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United States Department of Agriculture

Agricultural Research Service

Research Project: MICROBIAL ECOLOGY OF HUMAN PATHOGENS RELATIVE TO POULTRY PROCESSING

Location: Bacterial Epidemiology and Antimicrobial Resistance

Title: Antimicrobial Resistance Patterns of Salmonella from Retail Chicken

Authors
item Berrang, Mark
item Ladely, Scott
item Cray, Paula
item Simmons, M - UNIVERSITY OF GEORGIA
item Fletcher, D - UNIVERSITY OF GEORGIA

Submitted to: International Journal of Poultry Science
Publication Type: Peer Reviewed Journal
Publication Acceptance Date: July 3, 2006
Publication Date: July 20, 2006
Citation: Berrang, M.E., Ladely, S.R., Cray, P.J., Simmons, M., Fletcher, D.L. 2006. Antimicrobial resistance patterns of salmonella from retail chicken. International Journal of Poultry Science. 5(4):351-354.

Interpretive Summary: Antimicrobial resistant Salmonella can cause foodborne disease that is difficult to treat with antibiotic therapy. Salmonella can be recovered from poultry and poultry products; however, there is limited published data relative to the prevalence of antimicrobial resistant Salmonella on chicken products purchased at retail outlets in the US. Eighty isolates of Salmonella were recovered from fresh whole chicken carcasses purchased at retail grocery stores in Northeast Georgia. All isolates were sero-grouped using serogroup specific antisera and tested to determine their susceptibility to 18 antimicrobial drugs. Fifteen different serotypes were detected with the most prominent identified as S. Heidelberg, S. Typhimurium 5- (formerly var. copenhagen) and S. Kentucky. Approximately 44 % of the isolates were resistant to one or more antimicrobial drugs. The most common drugs to which bacteria were resistant were tetracycline and ampicillin both of which are members of drug classes which have been used in chicken feed to enhance feed efficiency and growth. Another common resistance was to the drug streptomycin. Some isolates were resistant to more than one drug. Thirteen isolates (16%) were resistant to 5 or more drugs. No resistance was noted to ciprofloxacin a drug which may be used to treat human salmonellosis. Nevertheless, these data indicate that antimicrobial resistant salmonellae can be recovered from chicken meat purchased at retail outlets in the US. Therefore, consumers should apply proper food handling procedures when preparing chicken.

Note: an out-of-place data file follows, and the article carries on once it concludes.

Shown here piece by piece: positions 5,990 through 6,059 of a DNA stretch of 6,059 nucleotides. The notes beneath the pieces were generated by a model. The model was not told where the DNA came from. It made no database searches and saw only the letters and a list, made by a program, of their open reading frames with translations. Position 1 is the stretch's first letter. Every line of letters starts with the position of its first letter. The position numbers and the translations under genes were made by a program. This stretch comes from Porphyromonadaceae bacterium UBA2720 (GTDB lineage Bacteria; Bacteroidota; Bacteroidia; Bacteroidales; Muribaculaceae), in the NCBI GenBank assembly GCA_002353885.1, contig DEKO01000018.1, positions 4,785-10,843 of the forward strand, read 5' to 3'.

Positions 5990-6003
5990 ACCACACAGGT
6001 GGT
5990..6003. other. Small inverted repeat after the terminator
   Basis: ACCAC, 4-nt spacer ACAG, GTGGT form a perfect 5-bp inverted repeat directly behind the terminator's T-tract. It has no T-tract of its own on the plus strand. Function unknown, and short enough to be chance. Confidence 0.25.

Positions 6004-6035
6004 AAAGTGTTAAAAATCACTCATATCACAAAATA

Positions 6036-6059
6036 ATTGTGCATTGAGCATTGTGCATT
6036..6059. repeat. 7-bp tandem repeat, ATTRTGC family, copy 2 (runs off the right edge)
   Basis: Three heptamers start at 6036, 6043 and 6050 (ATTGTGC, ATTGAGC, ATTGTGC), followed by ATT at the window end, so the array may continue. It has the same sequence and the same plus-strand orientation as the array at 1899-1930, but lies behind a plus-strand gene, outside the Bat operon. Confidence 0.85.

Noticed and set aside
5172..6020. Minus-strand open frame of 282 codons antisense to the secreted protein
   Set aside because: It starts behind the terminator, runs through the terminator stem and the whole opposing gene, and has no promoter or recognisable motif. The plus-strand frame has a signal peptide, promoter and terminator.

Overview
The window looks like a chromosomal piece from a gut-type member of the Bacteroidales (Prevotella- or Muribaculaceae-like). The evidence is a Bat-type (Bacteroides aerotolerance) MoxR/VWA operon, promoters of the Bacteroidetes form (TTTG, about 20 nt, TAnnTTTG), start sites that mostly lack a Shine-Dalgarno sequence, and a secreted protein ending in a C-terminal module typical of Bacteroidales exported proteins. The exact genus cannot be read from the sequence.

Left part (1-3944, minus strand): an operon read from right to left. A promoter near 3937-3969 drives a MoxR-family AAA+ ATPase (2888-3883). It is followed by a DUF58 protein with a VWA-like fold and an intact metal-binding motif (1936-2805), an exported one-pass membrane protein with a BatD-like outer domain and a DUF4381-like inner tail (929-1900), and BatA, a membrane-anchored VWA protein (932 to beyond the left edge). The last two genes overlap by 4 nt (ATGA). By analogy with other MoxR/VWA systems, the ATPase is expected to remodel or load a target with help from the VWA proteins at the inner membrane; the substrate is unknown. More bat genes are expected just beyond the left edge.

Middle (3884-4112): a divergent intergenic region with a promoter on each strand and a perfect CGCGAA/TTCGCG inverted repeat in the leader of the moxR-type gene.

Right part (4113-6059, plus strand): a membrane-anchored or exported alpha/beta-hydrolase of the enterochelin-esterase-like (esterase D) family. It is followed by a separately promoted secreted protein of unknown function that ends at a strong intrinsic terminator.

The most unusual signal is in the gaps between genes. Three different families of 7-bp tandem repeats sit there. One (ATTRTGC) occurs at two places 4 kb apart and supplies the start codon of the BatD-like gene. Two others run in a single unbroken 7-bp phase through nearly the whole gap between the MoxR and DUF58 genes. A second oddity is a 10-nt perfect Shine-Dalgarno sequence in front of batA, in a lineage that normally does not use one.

Technical Abstract: Salmonella is frequently reported as a cause of food-borne illness. The emergence of antimicrobial resistant Salmonella associated with meat products has heightened concerns regarding antimicrobial use in food animal production. Eighty Salmonella isolates recovered from fresh whole chicken carcasses purchased at retail outlets were examined for susceptibility to 18 antimicrobials. Fifteen serotypes were identified; the top five included; S. Heidelberg (25%), S. Typhimurium 5- (formerly var. copenhagen) (18.75%), S. Kentucky (17.5%), S. Berta (11.25%), and S. Hadar (8.75%). Overall, resistance was most commonly observed to tetracycline (25%), ampicillin (22.5%), streptomycin (21.25%) and cephalosporin derivatives (cephalothin 18.75%, ceftiofur 16.25%, and cefoxitin 15%). Of all isolates, 43.75% were resistant to one or more antimicrobial and 36 % were identified as multi-drug resistant (MDR, resistant to 2 or more antimicrobials). Fourteen resistance patterns were observed and among isolates showing resistance, 22.5% were resistant to 1-3 antimicrobials, 16.25% were resistant to 4-6 antimicrobials, and 5.0% were resistant to ' 7 antimicrobials. The prevalence of antimicrobial resistance varied by serotype. All 7 S. Hadar isolates were resistant to 1-2 antimicrobials, 4 of 20 S. Heidelberg isolates were resistant to 1-3 antimicrobials, 10 of 15 S. Typhimurium 5- isolates were resistant to 4-5 antimicrobials, 7 of 14 S. Kentucky isolates were resistant to 1-7 antimicrobials, and 3 of 9 S. Berta isolates expressed resistance to 9-11 antimicrobials. These data indicate that Salmonella recovered from retail poultry carcasses may be resistant to multiple antimicrobials, and that resistance among these isolates varies by serotype.

Last Modified: 7/31/2014
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